DALLAS -- Mack Brown congratulated Texas president Bill Powers and athletic director DeLoss Dodds for pulling off a partnership with ESPN and college football he didn't think they really could, yet "was available to everybody."
As for the Longhorn Network potentially providing Texas advantages in recruiting and other areas, Brown didn't seem to quibble: "That's a real positive for us at the University of Texas and I'm proud that they did it. I'm glad we have that advantage."
On the controversial topic of airing high school football games that has raised the neck hairs of coaches and athletic directors across the Big 12 concerned about a drastic recruiting advantage for Texas, Brown supplied a different sort of take. For now, airing of high school games is on hold.
"I think the people that would be hurt if you don't show high school games will be the high school coach, the players, who 99 percent will not even play college football," Brown said. "Those would be the ones -- the communities in Texas that couldn't showcase their program. So, I would hate if that works that way. But, I know from a compliance standpoint we would never be able to say who to put on or we wouldn't be able to comment on it. None of that would change, but I hope there is an opportunity, because ESPN does high school football games in the state of Texas anyway. And, my gosh, the Big 12 is full of Texas high school football players."
Brown said that since most of the players in Texas' recruiting classes will "probably be committed to us before June in their junior year," that televising high school games "will [not] have any effect on recruiting at all. I think the part that will effect recruiting is you've got a lot more opportunities for young people to be seen."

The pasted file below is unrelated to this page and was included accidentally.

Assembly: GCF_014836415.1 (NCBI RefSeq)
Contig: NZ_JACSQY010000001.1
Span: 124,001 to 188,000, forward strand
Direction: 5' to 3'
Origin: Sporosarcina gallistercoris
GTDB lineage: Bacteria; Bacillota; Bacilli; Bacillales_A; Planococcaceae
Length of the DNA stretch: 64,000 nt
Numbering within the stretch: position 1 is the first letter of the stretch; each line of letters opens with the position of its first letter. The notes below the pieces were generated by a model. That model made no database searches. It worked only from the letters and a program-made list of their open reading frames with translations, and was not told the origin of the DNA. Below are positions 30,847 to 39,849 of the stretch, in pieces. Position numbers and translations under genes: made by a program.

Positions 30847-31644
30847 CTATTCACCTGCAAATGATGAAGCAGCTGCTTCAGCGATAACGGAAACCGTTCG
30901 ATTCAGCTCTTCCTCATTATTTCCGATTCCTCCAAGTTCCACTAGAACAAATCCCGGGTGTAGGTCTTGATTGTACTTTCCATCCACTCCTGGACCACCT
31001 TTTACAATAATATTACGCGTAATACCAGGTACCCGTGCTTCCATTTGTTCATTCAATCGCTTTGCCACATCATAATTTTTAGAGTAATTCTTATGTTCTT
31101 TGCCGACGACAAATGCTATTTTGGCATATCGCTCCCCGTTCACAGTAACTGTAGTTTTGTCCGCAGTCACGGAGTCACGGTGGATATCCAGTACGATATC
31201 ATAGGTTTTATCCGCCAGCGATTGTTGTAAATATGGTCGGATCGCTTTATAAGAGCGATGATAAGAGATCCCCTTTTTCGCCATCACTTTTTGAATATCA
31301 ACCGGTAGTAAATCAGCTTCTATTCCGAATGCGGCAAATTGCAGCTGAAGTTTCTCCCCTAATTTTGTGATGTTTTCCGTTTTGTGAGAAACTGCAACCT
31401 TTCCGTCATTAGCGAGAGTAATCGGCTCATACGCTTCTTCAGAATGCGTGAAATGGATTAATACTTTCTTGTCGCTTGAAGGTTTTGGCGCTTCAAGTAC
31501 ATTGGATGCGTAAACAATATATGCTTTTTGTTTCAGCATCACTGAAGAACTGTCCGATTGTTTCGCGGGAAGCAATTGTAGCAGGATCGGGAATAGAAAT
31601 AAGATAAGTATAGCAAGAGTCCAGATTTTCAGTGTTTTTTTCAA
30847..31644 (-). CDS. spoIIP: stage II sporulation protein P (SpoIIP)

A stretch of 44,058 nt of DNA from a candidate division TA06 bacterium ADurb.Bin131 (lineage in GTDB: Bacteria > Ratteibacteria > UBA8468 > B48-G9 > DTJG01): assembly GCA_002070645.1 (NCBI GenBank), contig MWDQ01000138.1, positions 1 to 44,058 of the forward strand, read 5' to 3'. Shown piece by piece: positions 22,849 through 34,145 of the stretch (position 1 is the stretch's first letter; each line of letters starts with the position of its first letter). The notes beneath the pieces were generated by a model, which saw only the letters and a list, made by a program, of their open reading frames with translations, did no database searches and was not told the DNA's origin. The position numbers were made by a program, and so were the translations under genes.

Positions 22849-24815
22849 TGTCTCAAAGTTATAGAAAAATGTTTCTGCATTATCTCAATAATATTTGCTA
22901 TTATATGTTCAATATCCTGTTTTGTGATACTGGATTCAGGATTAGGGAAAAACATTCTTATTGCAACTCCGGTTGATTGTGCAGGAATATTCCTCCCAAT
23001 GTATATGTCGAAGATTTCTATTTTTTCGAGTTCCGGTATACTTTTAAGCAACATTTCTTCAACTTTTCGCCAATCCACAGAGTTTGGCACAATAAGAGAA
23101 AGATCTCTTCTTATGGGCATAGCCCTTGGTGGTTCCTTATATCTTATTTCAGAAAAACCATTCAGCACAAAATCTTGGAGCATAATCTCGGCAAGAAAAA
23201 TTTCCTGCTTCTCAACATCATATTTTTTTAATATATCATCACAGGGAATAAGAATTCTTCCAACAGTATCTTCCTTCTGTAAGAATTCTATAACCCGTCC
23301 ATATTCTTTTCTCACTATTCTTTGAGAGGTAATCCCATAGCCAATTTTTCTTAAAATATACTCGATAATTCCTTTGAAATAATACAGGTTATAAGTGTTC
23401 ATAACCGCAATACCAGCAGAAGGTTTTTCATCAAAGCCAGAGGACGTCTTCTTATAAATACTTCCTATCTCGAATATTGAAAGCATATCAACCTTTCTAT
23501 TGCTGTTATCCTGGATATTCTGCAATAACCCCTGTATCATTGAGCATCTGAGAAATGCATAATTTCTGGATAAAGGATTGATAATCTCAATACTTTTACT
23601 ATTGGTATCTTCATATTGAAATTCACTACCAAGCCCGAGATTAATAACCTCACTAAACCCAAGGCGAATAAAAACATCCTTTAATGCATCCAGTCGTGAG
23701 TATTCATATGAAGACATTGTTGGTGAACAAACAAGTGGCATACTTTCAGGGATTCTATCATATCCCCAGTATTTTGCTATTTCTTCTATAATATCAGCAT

Not every aspect of the Longhorn Network's partnership with ESPN excites Brown. He cited several instances in the early programming planning stages that alarm him.
"They're [ESPN] paying us $300 million for access and we've got to figure out how much access we can give them and not hurt our chance to have an edge to win the game," Brown said. "Dave Brown [vice president from programming on the network] called me mid-summer and said, 'We want to have your first scrimmage on live. Everybody's going to want to see it.'
"And I said, 'Yeah, Oklah0ma, A&M, Kansas, Texas Tech, they're going to be sitting there grading our practice as we do it. We can't do that.'
"On a day-to-day basis, they want to have some live practice, and I'm thinking a young man gets hurt on live TV, it's not like you can say, 'Hold that tape.' So, there's a lot of things. It's like an extra job for us and our sports information department and ESPN because we've all got to figure out what it means."